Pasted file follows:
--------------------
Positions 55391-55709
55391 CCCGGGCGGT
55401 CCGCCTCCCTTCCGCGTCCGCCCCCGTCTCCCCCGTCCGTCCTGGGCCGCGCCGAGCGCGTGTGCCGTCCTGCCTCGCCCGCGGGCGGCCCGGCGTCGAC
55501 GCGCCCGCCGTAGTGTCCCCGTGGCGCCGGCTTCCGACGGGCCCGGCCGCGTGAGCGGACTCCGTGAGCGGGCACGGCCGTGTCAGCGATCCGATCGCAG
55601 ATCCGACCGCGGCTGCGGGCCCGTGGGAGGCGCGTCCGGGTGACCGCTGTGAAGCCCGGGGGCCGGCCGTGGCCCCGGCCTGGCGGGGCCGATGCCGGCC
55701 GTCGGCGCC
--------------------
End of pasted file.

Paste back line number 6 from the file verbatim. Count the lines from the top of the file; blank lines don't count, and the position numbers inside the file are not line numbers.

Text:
55701 GTCGGCGCC